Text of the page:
Cheryl, you’ve written a lot of romances over a number of years. Can you share some tips on sustaining a writing career in romance?

I think for me, consistency has been the key. I know a lot of authors reinvented themselves when the market got tough. Some are doing well in new genres, but others aren’t having much success. There was never anything I wanted to write as much as I wanted to write American West, so I stayed with it. Even when Harlequin Historicals looked like it might take a dive and the publisher asked if we wanted our scheduled books back, some authors took theirs back, but I gave them mine, in a let-the-chips-fall-where-they-may sort of way. And now westerns are once again thriving, with writers like Linda Lael Miller, Margaret Brownley and Jill Marie Landis right in there on top again.
I’ve stuck with an era I really love, and I’ve written characters who could be someone we all know. I think readers can identify with the down-to-earth story people and their struggles for love and happiness.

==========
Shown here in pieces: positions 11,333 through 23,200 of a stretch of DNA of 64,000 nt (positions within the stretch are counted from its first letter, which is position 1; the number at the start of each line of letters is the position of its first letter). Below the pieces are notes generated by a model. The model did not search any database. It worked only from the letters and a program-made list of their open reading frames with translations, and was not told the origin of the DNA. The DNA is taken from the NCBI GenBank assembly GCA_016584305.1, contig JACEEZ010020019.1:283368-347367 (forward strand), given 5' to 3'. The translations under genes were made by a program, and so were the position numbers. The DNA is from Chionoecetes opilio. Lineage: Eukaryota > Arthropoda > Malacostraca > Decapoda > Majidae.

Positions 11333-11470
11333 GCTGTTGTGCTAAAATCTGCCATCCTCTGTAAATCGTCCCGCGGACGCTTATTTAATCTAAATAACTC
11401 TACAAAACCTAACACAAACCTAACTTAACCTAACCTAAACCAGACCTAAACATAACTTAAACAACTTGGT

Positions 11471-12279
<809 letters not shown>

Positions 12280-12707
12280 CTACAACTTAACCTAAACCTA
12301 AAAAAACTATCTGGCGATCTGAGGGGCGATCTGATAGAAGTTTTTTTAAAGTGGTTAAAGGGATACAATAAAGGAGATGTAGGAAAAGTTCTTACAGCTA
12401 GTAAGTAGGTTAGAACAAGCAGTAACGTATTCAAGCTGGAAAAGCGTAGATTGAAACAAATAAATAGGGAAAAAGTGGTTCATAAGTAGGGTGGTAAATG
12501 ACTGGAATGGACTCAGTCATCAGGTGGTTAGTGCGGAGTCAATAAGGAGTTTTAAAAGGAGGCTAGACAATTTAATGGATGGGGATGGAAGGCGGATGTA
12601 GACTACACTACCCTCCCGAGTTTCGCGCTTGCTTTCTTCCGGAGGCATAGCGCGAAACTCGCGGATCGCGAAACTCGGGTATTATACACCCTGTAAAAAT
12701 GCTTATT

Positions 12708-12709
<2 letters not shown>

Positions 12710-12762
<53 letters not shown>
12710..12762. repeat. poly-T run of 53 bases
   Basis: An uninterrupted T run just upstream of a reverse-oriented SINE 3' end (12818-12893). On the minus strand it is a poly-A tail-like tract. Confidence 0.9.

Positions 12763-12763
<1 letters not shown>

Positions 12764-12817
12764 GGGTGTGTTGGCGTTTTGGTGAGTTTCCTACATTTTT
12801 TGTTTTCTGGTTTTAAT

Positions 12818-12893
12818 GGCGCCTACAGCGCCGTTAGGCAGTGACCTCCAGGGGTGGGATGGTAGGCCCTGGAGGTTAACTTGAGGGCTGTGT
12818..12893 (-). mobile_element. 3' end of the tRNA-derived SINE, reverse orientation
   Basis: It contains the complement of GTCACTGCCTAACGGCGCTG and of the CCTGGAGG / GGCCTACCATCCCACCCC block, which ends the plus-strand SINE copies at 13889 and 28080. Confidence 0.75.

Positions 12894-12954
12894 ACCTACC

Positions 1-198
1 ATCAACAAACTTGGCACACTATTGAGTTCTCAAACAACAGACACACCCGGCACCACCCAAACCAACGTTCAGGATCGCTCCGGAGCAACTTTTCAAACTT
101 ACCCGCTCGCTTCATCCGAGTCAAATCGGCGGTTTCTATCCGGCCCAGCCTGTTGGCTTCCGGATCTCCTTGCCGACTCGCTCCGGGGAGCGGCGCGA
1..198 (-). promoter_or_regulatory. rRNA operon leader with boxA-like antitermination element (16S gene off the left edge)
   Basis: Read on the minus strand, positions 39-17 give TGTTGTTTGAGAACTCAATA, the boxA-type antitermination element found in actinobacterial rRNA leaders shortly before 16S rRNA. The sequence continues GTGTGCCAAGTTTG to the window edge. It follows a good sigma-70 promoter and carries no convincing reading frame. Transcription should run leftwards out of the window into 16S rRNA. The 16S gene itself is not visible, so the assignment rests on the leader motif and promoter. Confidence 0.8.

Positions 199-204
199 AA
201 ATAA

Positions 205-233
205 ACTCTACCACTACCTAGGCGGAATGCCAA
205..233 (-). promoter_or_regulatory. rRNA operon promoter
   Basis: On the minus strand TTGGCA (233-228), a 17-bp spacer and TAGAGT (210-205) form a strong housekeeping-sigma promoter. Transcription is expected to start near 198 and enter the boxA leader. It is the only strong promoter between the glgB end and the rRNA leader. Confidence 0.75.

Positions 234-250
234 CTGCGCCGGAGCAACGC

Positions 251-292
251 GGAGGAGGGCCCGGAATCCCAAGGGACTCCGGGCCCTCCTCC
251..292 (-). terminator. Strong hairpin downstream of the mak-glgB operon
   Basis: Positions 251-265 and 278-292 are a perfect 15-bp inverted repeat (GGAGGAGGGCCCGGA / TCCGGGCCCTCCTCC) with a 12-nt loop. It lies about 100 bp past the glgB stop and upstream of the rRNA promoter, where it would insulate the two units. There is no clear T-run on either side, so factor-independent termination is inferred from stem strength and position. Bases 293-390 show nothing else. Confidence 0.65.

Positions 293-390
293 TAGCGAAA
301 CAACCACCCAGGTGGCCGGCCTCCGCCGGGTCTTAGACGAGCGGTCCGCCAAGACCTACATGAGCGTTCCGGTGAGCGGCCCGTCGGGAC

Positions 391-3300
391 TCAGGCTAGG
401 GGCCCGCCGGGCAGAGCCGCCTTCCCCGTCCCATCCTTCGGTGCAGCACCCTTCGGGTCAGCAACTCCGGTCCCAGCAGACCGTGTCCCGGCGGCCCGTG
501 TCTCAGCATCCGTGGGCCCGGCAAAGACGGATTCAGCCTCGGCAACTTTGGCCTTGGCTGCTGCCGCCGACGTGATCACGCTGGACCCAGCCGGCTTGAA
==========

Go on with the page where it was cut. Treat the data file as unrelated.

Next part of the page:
What do you enjoy most about the writing process and what do you find the most challenging aspect of the writing process?

I absolutely love the creative process. Brainstorming with my writing partners is an amazing experience. No suggestion is too crazy. I jot down all the ideas as fast as I can. And then I let it all simmer in my head for a couple of days. Before long I get out my character grids and plot grid, several different colored pens, my name books, and I sit on a comfy sofa in a quiet house and come up with a story.